Clipped From The Westminster Budget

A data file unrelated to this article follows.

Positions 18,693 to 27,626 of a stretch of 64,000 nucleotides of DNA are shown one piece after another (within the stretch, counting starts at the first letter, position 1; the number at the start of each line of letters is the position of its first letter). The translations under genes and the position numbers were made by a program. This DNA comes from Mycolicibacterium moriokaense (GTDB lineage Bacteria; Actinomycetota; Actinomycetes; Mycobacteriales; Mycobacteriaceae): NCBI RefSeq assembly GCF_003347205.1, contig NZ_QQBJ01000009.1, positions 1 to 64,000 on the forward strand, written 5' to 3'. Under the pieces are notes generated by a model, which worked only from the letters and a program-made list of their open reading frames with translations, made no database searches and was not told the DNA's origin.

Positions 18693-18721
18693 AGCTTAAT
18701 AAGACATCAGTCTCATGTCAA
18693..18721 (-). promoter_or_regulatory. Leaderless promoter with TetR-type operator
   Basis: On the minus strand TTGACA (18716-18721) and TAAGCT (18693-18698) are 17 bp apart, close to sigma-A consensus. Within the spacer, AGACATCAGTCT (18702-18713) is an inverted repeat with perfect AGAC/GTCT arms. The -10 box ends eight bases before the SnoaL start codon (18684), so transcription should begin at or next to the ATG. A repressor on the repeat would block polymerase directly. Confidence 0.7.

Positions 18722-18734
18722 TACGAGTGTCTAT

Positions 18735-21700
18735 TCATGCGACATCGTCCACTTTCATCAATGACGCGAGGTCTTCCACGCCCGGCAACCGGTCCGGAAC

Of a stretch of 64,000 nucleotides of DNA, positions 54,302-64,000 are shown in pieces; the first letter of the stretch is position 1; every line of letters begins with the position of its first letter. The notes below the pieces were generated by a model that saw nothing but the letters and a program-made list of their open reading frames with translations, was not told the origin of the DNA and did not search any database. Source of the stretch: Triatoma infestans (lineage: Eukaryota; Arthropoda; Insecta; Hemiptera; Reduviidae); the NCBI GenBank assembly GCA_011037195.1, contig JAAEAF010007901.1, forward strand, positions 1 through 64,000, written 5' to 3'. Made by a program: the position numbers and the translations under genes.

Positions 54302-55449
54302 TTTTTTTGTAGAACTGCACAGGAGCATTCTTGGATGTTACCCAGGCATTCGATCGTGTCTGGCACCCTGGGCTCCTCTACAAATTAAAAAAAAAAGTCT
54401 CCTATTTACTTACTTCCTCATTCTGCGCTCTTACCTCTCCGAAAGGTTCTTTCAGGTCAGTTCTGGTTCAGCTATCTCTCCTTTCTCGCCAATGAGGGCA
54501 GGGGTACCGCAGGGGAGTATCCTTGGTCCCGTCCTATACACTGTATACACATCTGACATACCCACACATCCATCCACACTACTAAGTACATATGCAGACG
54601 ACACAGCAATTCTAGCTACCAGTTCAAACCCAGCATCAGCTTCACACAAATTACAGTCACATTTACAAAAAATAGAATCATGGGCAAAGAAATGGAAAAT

2<t THE WESTMINSTER BUDGET APRIL 1 Qflttf , SATURDAY, MARCH 26. The twenty-sixth annual match of the Universities took place last Friday, as on former occasions, "at the British Chess Club, commencing at 2.40. Cambridge won the toss, and took first move on the odd-numbered boards, thus getting the advantage of having the first move on four boards to Oxford's three. Moreover they made a favourable start, and during the first two hours play it was feared that the match would be almost a walk over for them ; but the Oxonians recovered somewhat later on, and when time was called at 6.15 the adjudication awarded them two and a half points out of the three unfinished games. ml f . . O — The following is the score : OXFORD. 1. E.G. Spencer-Churchill(Magdalen) 0 2. E. H. W. George (New) 0 3. A. P. L. Hiilbert (Keble) 1 A A. H. Currie (Brasenose) 1 F. Soddy (Merton) -. h. F. A. Babcock (Wadham) 2 L. T. Dodd (Merton) .. 0 4. 5. 6. 7. CAMBRIDGE. C. E. C. Tattersall (Trin.) 1 L. McLean (King's) 1 H. G. Softlaw (Trin. Hall) ......... 0 A. Fotheringham (Emm.) 0 A. W. Foster (St. John's) k R. S. Makower (Trin.) h H. R. Cullen (Cams) 1 Total.... 4 Total 3 Boards Nos. 3, 4, and 5 were adjudicated by Mr. Hoffer. The match was played at a time limit of twenty moves the first hour and ten moves every following half hour. There is no difference between the teams this year. Mr. Churchill, the Oxford captain, was expected from his record to make a better fight against Mr. Tattersall, the Cambridge captain ; but he lost in .the opening. Here is the game, which, however, should not be taken as a specimen of his strength, for as a rule Mr. Churchill is a dangerous opponent : FRENCH DEFENCE. E. G. Spencer- C. E. C. Tattersall (Cambridge). White. ' P to K4 P to Q4 Kt to QB3 P to K5 P to B4 P x P Q to Kt4 B to Q3 Q to R3 Kt to B3 , P to KKt4 Q x KtP Q to Kt6 1. 2. 3. 4. 5. 6. 7. 8. 9. 10. 11. 12. 13. 14. 15. 16. 17. 18. 19. 20. B x R Kt x P Kt to B6 ch Kt x Kt ch P to K6 QxB KtxKt . Churchill (Oxford).Black. (Oxford).Black. PtoK3 P to Q4 Kt to KB3 KKt to Q2 P to QB4 B x P Castles P to B4 Kt to QB3 P to KR3 Px P Q to K2 R to B4 PxB Q to Q sq K to B so „B x Kt BxP Kt to Q5 Q x Kt C. E. C. Tattersall (Cambridge). White. 21. B to K3 22. QxO 23. KR to B sq 24. K to Q sq PtoB3 K to K2 R x R K to B3 R to Q sq P. to QR4 P to Kt4 P to R3 P x P R to Q5 PtoR5 P x P P to R6 25. 26. 27. 28. 29. 30. 31. 32. 33. 34. 35. 36. 37. 38. 39. 40. x P K x BP R to Q sq E. G. Spencer- Churchill (Oxford). Black. QxBch BxQ R to K sq R to K5 R x P R x R P to B5 P to Q Kt3 P to QR4 P to KKi4 P to R4 P x P K to K2 K to B3 PxP B to R2 P to Kt5 ch P x P ch K to K3 and after a few more moves Black resigned. 6 ...B xP is premature. He should develop 6... I^t to QB3 first. 10.. .P to KR3 is also weak ; he should have played 10... R to K sq, and if ll. Kt to KKt5, then 11. ..Kt to B sq. 12... Q to K sq would have been followed by 13. Kt to QKt5, and he would not have fared better. As a matter of fact he has an untenable game, and White has the choice of a number of winning variations. On the next move Black was obliged to sacrifice the exchange, and although he struggled on gallantly for over forty moves, the game could not be saved. After the match the teams were the guests of the Club at dinner, Sir George Newnes (President) in the chair. After the cloth was removed, the chairman proposed the loyal toasts. Mr. Thomas Hewitt was entrusted with the toast of "The Houses of Parliament," coupled with the names ol Sir Herbert Maxwell, M.P.,and Mr. Atherley-Jones, Q.C., M.P., and both gentlemen replied in felicitous terms. The toast of the evening,"The Universities," coupled with the names of Mr. Tattersall, captain of the winners, and of Mr. Churchill, the Oxford captain, was proposed by Sir George Newnes, and both captains responded, Mr. Tattersall incidentally mentioning that the forthcoming cable match between the American Universities Universities and Oxford and Cambridge will be played under the auspices of and at the British Chess Club. Mr. W. B. Woodgate proposed "The Chairman," and Sir George replied. The speeches were interspersed with songs by Herr Joseph Claus, 189& an excellent vocalist, Mr. Ponsonby, and Mr were followed later on by Mr. GeorgeTGrossrnith P and these and other artist, and amateurs covetedUh e el' The teams and a number of members of thl P*>g a«W wftre tho mmctc nf'.c;. r- _ CI:> OI tne British me > were the guests of Sir George Newnes on th. £•? ? m,sh Che?s n t Boat-race. We. have repor&d .r'maTchet 6 pS' 7 * . ....-»;.« '.vHunw iwu matcnes played by the Universities against the Metropolitan and British Chess Clubs a°!r? only to add that the same team lost a match against the Citv of Lo"? the previous Wednesday, and that Cambridge plaved on Mondnv arr!!- 1 Hastings Chess Club, at the Queen's Hotel, Hastings. y gains! The following table shows the result of the University matches fro beginning up to date : m the OXFORD'S RECORD. 1873 1876 1877 1883 Drawn match 1886 1888 1889 1895 ... 1896 ... 1897 ... Won. Lost. Drawn. 9 2 2 12 5 0 8 2 2 — . — 6 3 1 7 2 1 5 1 4 4 3 0 3 2 2 3 2 2 1874 .. 1875 .. 1878 .. 1879 .. 1880 .. 1881 .. 1882 .. 1883 Drawn match 1884 1885 1887 1890 1891 1892 1893 1894 1898 CAMBRIDGE'S RE^^ Lost - iDnwii. Won. 13 10 10 5 11 5 5 4 5 5 3 3 3 3 3 3 3 5 2 4 0 4 3 3 4 3 2 2 0 1 2 2' 4 2 0 3 2 3 5 3 3 4 3 4 3 0 2 2 Oxford have thus won nine matches, Cambridge sixteen. The latter are therefore leading by seven matches. The latest score in the match Pillsbury v. Showalter is : PiJlsbuiy,.five; Showalter, two j drawn, two. The following position occurred in a game played at Florence by Captairt Beaumont and Signor Rossi, Captain Beaumont announcing mate in four moves after the exchange of Rooks : PROBLEM NO. 101. By Captain A. S. Beaumont. BLACK. WHITE. White to play and mate in four moves. After 1. R to B8 ch, K to Kt 2; 2. R x R, K x R. SOLUTION OF PROBLEM No. 100. .1. K to Kt8, Any move ; 2. R, B, Kt, or P mates. • + • '< • + EARL OF YARBOROUGH'S SEAT BURNT DOWN, firocklesby Hall, the seat of the Earl of Yarborough, was almost destroyed by fire on Sunday. The fire first broke" out on ^aturday in one of the chimney flues, but was extinguished by the Lansownhre brigade. Unfortunately a smouldering beam was tanned into flame hy the high wind, and it broke out again at nine o clock on Sunday morning. The house brigade was unable to cope^witn the flames, and assistance was sent from Grimsby, A if obtamed such a hold that the library, the dining-hal!, and all the chief bedrooms were gutted. The Earl personally conducted conducted salvage operations, and about one hundred servants and farm labourers were engaged in the work of fighting the flames and saving pictures, furniture, and other valuables. Lord Yarborough has stated that it is ' impossible exactly to estimate the damage. He has lost two valuable oil paintings, in addition to the library, whilst every article of furniture has been more or less damaged in removal.